Part 2 of Times Square — a new series on jobs, automation and anxiety from the world's public square.
Read part 1 ► Where the gig worker fits inside the firm
Social identity of white dominance, not poverty, drove American men to vote for Donald Trump in the US elections, says a new study
that debunks Exhibit A of nearly every post mortem about the US President’s stunning political rise.
What’s more, Trump voters’ opinions on race, religion and immigration did not shift further right between the Obama years and Trump’s ascent. They remained exactly on the same spot, says the revealing new work by Diana Mutz, a political scientist at the University of Pennsylvania.
With the US midterm elections barely six months away, this line of thinking tells us why Trump could be taking a meat cleaver to immigration reform even though there’s little appetite for it in a miserably gridlocked US Congress.
“Unlike any nation in Europe, America holds whiteness as the unifying force,” writes Toni Morrison, one of America’s best loved novelists. Group identities around whiteness — something that people will kill, die (and vote) for are typically clan based and that is the case Mutz makes in her paper.
With the US midterm elections barely six months away, this line of thinking tells us why Trump could be taking a meat cleaver to immigration reform even though there’s little appetite for it in a miserably gridlocked US Congress. The way groups behave on the street and online is often emergent, generating new strands of thinking on the go. Push that idea further and you get Trump’s remarkable following on social platforms that are free, instant and offer perfect replication of group think at nearly zero cost. It escalates quickly.
White American Christian men out of work or in low paying jobs did not vote for Donald Trump because he promised them financial succour, they voted Trump because of a primordial need to preserve their status as a dominant cohort in society while faced with a tidal wave of multicultural migration, says Mutz.
Published in the Proceedings of the National Academy of Sciences
— one of the world's most-cited scientific journals — Mutz’s research punctures the dominant explanation behind the results of the 2016 presidential election — that “working class voters rose up in opposition to being left behind economically and those who lost jobs or experienced stagnant wages purportedly punished the incumbent party.”
White American Christian men out of work or in low paying jobs did not vote for Donald Trump because he promised them financial succour, they voted Trump because of a primordial need to preserve their status as a dominant cohort in society while faced with a tidal wave of multicultural migration.
Mutz takes us back to Obama’s second term to rummage in the data and figure out what changed.
Voters’ opinions did not change from 2011 to 2016, says Mutz.
So what did? The sway of race, religion and immigration over other themes shifted. Opinions remained the same, positions on issues held stable, it’s the weightage that voters attributed to each of these issues that tipped the balance, says Mutz.
Here are the top takeaways from the Diana Mutz paper:
- The results of the 2016 US election speaks to preeminence of the herd instinct rather than individual bias in political preferences.
- Despite the Donald Trump administration’s well articulated dislike of the Obama legacy, the 2016 election result was less about the legacy of a black President. “It was a result of anxiety about dominant groups’ future status rather than a result of being overlooked in the past.”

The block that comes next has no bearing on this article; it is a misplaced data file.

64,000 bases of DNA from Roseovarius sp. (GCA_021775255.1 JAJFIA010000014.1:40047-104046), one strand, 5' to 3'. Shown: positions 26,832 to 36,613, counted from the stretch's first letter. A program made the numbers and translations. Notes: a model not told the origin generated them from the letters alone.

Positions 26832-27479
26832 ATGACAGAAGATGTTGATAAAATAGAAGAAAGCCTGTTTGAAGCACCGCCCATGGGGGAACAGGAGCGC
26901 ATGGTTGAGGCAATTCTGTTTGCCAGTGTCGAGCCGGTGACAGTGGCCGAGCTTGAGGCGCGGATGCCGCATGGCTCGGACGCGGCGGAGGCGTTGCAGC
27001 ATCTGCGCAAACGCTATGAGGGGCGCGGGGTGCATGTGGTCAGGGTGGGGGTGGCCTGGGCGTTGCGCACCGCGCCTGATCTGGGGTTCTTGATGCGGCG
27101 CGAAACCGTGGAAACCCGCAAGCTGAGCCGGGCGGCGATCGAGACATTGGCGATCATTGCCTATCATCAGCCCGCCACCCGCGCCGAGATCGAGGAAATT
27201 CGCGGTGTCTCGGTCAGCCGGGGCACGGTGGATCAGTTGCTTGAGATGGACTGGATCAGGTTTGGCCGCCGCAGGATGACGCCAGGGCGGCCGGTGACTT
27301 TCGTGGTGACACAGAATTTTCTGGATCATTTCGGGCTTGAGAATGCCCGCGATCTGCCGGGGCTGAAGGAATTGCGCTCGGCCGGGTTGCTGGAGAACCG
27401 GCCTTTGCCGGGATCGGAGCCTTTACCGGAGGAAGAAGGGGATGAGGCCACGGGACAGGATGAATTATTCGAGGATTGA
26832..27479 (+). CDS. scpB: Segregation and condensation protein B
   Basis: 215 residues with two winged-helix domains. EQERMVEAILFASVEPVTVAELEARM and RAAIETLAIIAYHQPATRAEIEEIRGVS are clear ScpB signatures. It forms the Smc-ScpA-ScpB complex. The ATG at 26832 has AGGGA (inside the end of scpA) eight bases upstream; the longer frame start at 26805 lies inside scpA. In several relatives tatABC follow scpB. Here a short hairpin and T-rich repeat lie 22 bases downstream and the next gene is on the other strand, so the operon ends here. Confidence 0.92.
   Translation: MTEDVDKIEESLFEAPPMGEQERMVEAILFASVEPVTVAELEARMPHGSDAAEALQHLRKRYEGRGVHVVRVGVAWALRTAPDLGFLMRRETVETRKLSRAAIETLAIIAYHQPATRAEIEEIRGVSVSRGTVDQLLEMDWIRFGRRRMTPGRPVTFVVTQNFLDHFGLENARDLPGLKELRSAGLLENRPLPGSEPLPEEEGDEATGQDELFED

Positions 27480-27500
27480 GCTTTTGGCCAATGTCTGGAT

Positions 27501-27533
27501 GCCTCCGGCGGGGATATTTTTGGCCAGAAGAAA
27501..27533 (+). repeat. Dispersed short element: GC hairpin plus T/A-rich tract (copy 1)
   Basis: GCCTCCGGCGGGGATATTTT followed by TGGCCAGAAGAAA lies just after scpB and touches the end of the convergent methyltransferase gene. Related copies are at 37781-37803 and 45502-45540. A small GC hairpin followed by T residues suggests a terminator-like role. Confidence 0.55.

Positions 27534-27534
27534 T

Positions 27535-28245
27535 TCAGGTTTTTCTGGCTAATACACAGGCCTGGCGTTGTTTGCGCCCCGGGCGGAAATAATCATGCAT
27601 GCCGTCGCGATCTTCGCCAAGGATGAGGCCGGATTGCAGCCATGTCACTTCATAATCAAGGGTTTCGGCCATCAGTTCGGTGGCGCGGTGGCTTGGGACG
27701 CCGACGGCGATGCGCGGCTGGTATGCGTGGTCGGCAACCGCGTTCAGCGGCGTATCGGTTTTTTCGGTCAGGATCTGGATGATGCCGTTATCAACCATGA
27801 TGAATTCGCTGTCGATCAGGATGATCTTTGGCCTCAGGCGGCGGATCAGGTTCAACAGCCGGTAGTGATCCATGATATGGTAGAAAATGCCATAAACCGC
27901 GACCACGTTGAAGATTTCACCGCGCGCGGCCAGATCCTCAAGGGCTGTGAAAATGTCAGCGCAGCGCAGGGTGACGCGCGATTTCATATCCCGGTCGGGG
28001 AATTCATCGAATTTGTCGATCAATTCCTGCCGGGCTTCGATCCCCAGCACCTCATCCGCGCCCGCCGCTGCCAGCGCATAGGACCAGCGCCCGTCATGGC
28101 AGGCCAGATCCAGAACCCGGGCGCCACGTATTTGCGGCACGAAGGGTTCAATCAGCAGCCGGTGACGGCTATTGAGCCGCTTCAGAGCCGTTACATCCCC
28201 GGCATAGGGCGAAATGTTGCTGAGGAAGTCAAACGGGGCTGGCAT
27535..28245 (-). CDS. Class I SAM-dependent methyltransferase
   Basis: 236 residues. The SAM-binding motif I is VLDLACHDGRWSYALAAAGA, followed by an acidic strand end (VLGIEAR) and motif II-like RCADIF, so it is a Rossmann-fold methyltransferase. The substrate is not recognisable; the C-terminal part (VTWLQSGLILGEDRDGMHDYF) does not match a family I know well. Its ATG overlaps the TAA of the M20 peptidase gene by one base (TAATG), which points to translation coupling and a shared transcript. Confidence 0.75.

- Many decades of research says those who lose jobs don’t whine about government policy for their personal misfortune. They don’t politicise it, says Mutz. Yes, the 2008 crash put millions out of work but the force of group fear over demographic shifts proved far more powerful than economic hardship, says Mutz. Whites will continue to be the most well-off racial group but in about 25 years more, their numerical strength will be on the wane.
- The left behind narrative to explain the 2016 election win is misguided, says Mutz. Politicians who continue to push that theory and craft policies around it will be fooling themselves. Because the left behind theory is fundamentally flawed, policies that embrace it will not assuage the psychological fears of white Americans, says Mutz.
- Mutz claims that the notion of economic hardship headlining Trump’s victory took hold because America’s rust belt was both crucial for Trump’s victory and was struggling to recover from job losses. While the rust belt voted Trump, it wasn’t because of its economic plight, says Mutz. The reasons were born of political tribalism.
- By 2016, the Obama government’s repair job on the economy was paying off. Jobs were on the rebound and unemployment was low. Moreover, Mutz leans on research that shows people rarely let their personal finance woes decide their vote.
- Deep seated cultural bias and aversion to America’s browning swung the Trump win. Politicos who fail to accept this and continue throwing policy crumbs to the public won’t get very far.
And it’s not only the whites who feel they are under attack. “In America today, every group feels threatened, writes Yale Law School professor Amy Chua in a new book, Political Tribes: Group Instinct and the Fate of Nations
As long as white Americans believe that minorities think of them as “majoritarian pigs,” the white man’s patriotism, says Chua, gets tied up with a need for whites to control the country’s politics, culture and identity.
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